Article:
- Plan all-season family activities. Walk for 45 minutes after dinner, take children to a swim club twice a week, go on weekend hikes, or do tasks around the yard.
- Make exercise a community effort. Call teachers, neighbors and parents of your children's friends. Plan activities together and lobby your school board. Get daily physical education back into your school!
Exercising with your toddler is feasible but will present some challenges. Your number one goal should be to work within their schedule. Toddlers are very active so chasing them around will be your first challenge and this will help keep you active. Another way to exercise with your toddler is to put them in a stroller and go for a walk, run, hike, and/or bike ride. All of these forms of exercise will give you some fresh air and your toddler as well but be sure the weather is appropriate.
Other forms of exercise that can be done with your toddler include some of the following: Place them on your shoulders and complete squats. If you are curious how to perform a squat then here is a quick breakdown, find a chair, stand right in front of it with heels towards the chair, place your weight in your heels and bend at your hips, lower yourself to the chair and return to start. Now add your toddler for some added resistance. Another exercise would be to complete push-ups with your toddler sitting on your back as if they were about to embark on an adventure! Push-ups are challenging without added resistance so to help use that chair you previously used for squats, and lower your body towards the chair. This will raise your body to allow you to complete full range of motion push-ups. Lastly, keep your toddler on your back and crawl around in your living room. This may sound like a strange suggestion but crawl around for a while and tell me if you still think the suggestion was worth or not.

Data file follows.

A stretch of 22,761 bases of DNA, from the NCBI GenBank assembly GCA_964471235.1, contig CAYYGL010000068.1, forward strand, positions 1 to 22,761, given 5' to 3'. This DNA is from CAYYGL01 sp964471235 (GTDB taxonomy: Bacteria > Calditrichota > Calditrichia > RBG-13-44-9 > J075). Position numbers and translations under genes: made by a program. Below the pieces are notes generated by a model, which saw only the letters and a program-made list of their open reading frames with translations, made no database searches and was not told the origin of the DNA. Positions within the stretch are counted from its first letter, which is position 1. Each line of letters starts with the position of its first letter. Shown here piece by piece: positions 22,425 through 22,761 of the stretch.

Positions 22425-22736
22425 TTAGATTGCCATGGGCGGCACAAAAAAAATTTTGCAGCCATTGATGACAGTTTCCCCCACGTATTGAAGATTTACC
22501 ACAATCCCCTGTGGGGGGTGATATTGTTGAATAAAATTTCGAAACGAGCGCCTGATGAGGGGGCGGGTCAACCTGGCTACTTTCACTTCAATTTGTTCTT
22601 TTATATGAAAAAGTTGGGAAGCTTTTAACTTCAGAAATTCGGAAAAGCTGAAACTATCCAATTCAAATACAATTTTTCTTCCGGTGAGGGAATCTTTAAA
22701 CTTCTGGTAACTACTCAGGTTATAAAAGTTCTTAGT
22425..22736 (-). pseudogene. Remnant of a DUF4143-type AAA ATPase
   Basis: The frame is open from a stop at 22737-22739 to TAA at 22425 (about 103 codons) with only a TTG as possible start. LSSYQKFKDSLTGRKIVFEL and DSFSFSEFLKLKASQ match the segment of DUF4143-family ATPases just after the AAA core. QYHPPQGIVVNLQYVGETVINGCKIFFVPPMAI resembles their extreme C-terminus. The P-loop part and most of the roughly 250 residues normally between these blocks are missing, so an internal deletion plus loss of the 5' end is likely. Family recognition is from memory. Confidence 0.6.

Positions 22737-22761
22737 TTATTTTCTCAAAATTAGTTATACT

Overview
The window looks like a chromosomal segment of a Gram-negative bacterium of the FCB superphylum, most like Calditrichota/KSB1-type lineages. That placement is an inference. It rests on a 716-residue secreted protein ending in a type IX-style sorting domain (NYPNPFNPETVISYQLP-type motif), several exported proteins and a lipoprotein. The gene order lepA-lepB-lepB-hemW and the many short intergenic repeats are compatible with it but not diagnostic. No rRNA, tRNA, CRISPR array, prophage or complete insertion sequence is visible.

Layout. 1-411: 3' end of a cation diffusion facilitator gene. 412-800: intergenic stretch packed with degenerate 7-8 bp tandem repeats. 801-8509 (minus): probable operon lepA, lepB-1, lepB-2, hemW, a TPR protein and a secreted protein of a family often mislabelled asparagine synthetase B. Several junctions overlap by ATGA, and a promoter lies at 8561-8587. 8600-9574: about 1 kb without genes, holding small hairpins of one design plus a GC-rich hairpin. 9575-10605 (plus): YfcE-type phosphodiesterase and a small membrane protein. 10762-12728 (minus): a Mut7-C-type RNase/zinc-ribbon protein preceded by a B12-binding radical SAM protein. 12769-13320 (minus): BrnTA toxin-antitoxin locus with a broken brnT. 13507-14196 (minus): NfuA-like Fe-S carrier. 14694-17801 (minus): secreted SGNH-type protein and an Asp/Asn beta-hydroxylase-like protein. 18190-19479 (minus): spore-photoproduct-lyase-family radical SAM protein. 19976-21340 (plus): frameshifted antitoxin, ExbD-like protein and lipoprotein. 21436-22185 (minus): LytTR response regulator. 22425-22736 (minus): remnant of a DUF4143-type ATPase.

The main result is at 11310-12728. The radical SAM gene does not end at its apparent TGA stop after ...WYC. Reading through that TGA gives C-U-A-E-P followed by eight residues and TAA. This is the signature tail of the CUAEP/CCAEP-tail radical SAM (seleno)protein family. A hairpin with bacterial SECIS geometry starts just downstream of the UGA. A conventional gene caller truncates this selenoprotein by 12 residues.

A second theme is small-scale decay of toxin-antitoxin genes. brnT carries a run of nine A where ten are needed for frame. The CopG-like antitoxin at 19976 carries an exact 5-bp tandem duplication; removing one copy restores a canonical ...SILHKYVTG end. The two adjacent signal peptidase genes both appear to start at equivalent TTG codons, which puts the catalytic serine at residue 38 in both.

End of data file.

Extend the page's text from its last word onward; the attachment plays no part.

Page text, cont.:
3 AnswersStacy Wiegman, PharmD , Pharmacy, answeredYou can make sure that your child gets enough exercise at school by first finding out if the school has a comprehensive health program that includes physical education. PE has fallen by the wayside in many schools as more emphasis has been placed on academics, but it's important that children have a chance to move their bodies and take a break from the books during the day. If physical education is not a regular part of your child’s curriculum, talk to school officials. If you can, band with other parents; often there's more strength in numbers.
In general, children and teens need 60 minutes of activity a day. Exercise is important for building strong bones and muscles and reducing the risk of obesity, type 2 diabetes and many other conditions. If your kid isn't getting much physical activity while she's at school, do all you can to make up for it: Sign her up for a town sports team or dance classes, and organize family activities, like bike riding, gardening, playing tag or taking walks after dinner. Even in cool or cold weather, you can rake leaves together or have snowball fights.